Akintoye, A., Holt, G. and Davis, P. (2016), "Editorial", Journal of Financial Management of Property and Construction, Vol. 21 No. 1. https://doi.org/10.1108/JFMPC-02-2016-0005Download as .RIS
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Article Type: Editorial From: Journal of Financial Management of Property and Construction, Volume 21, Issue 1
Welcome to The Journal of Financial Management of Property and Construction, Issue 1 of Volume 21, our first issue of 2016.
Combined, the papers in this issue present a wide range of subject matter that not only spans the “traditional” interests of the journal, but additionally illuminate a related and increasingly important subject, that of urban security and resilience. Two of the papers focus on the ability to forecast future costs and project viability, while project selection portfolio, real estate development finance and urban resilience are the subjects of the remaining three. The latter is a position paper and “call to arms” for the property, construction and other built environment disciplines – to work more closely in this subject area.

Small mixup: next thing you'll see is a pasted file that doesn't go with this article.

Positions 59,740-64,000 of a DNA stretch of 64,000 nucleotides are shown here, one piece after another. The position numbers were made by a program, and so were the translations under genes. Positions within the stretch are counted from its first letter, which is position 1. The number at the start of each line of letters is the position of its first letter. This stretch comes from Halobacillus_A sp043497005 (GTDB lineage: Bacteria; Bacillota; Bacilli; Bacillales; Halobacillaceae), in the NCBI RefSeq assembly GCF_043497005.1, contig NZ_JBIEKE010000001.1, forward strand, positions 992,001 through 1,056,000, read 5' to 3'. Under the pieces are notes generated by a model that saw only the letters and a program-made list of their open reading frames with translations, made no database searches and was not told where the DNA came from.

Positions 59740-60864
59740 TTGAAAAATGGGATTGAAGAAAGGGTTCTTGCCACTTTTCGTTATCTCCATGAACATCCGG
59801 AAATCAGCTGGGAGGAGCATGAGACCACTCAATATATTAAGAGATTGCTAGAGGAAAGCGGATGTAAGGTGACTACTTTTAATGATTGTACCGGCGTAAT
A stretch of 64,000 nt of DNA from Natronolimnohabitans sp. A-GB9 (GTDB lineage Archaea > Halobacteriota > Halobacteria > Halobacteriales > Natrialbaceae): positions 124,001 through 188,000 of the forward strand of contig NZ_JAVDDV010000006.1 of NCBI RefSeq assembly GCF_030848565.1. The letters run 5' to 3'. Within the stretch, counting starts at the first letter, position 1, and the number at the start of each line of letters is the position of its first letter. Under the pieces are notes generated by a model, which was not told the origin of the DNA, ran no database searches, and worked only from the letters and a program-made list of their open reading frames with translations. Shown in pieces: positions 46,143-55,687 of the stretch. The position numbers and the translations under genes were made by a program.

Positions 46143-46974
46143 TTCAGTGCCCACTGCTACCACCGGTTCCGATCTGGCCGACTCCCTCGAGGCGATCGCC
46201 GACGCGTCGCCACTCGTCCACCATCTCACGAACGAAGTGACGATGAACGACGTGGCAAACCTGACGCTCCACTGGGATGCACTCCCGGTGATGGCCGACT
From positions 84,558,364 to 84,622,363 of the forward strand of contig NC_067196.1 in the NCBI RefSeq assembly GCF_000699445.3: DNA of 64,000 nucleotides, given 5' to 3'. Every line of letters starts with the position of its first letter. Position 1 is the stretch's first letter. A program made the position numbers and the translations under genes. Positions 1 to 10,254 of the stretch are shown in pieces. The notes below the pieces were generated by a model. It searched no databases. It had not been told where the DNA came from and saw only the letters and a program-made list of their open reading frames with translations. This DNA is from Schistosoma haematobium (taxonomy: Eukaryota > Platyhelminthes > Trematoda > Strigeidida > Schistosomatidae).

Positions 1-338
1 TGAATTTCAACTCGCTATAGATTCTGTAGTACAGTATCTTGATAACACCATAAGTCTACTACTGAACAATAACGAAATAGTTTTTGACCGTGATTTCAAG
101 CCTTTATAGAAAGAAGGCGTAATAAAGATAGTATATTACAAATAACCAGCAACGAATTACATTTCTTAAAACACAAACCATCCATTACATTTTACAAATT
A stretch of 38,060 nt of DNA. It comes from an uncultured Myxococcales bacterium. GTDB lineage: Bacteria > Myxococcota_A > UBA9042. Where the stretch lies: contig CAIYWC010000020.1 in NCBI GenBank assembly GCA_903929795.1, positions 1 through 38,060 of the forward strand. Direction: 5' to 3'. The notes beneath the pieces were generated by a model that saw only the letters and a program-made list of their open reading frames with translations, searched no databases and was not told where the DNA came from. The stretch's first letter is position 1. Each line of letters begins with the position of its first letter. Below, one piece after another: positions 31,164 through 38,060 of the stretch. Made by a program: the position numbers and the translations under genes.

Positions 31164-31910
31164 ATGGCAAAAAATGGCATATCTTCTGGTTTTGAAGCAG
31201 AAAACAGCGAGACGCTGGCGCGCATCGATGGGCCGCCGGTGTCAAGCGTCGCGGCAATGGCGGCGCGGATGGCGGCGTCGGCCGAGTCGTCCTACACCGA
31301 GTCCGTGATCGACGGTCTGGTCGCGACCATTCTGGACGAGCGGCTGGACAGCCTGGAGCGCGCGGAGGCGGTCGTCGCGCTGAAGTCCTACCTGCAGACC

Among them, the five studies use both qualitative and quantitative methodologies, with desk study, semi-structured interviews, questionnaire surveys, exploratory factor analysis and the analytic hierarchy process featured among them. This assorted methodological perspective also uses case studies as a means to reinforce some findings, and in so doing represent an “applied” research nature with “real world” application.
All of the papers taken together address one key challenge that unites the fields of real estate and construction: how to select, design, fund and deliver safe and profitable property and infrastructure developments in an increasingly uncertain world.